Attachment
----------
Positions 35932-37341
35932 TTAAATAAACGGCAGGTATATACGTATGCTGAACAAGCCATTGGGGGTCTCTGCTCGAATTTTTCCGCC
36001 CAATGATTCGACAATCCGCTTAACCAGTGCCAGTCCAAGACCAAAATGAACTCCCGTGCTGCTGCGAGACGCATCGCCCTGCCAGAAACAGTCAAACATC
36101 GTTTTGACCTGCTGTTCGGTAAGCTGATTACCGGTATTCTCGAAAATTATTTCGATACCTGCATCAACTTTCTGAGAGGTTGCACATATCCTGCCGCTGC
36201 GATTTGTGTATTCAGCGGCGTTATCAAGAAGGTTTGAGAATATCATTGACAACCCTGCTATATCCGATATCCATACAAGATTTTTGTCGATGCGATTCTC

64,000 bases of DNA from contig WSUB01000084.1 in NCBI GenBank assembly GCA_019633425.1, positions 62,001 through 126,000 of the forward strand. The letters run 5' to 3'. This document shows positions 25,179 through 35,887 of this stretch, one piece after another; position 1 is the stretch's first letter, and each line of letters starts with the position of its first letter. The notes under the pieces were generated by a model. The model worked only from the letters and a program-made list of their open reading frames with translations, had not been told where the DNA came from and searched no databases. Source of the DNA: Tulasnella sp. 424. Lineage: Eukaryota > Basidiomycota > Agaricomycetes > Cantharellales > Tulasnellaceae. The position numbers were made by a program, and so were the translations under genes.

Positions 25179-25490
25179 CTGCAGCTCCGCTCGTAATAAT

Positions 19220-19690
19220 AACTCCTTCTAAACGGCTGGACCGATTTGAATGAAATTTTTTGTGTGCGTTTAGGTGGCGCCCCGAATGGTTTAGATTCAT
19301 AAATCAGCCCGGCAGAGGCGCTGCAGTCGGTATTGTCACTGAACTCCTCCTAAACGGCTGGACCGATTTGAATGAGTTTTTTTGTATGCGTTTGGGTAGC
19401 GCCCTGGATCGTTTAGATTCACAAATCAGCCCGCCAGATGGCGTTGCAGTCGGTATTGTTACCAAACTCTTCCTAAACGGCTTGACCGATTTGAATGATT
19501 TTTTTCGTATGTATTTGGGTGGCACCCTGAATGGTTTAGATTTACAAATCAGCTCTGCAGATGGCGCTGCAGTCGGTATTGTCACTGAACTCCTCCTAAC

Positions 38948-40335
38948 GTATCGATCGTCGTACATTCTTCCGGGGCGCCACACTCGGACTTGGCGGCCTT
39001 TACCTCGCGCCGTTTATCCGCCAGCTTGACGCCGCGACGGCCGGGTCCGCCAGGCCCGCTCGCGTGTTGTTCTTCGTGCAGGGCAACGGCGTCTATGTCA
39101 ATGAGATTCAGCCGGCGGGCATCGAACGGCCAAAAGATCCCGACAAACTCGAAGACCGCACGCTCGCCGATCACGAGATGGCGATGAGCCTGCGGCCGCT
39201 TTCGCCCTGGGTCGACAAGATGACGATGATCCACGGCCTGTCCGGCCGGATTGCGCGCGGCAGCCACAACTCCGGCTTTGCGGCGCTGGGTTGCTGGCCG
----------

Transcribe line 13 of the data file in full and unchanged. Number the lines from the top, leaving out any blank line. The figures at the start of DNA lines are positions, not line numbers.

19501 TTTTTCGTATGTATTTGGGTGGCACCCTGAATGGTTTAGATTTACAAATCAGCTCTGCAGATGGCGCTGCAGTCGGTATTGTCACTGAACTCCTCCTAAC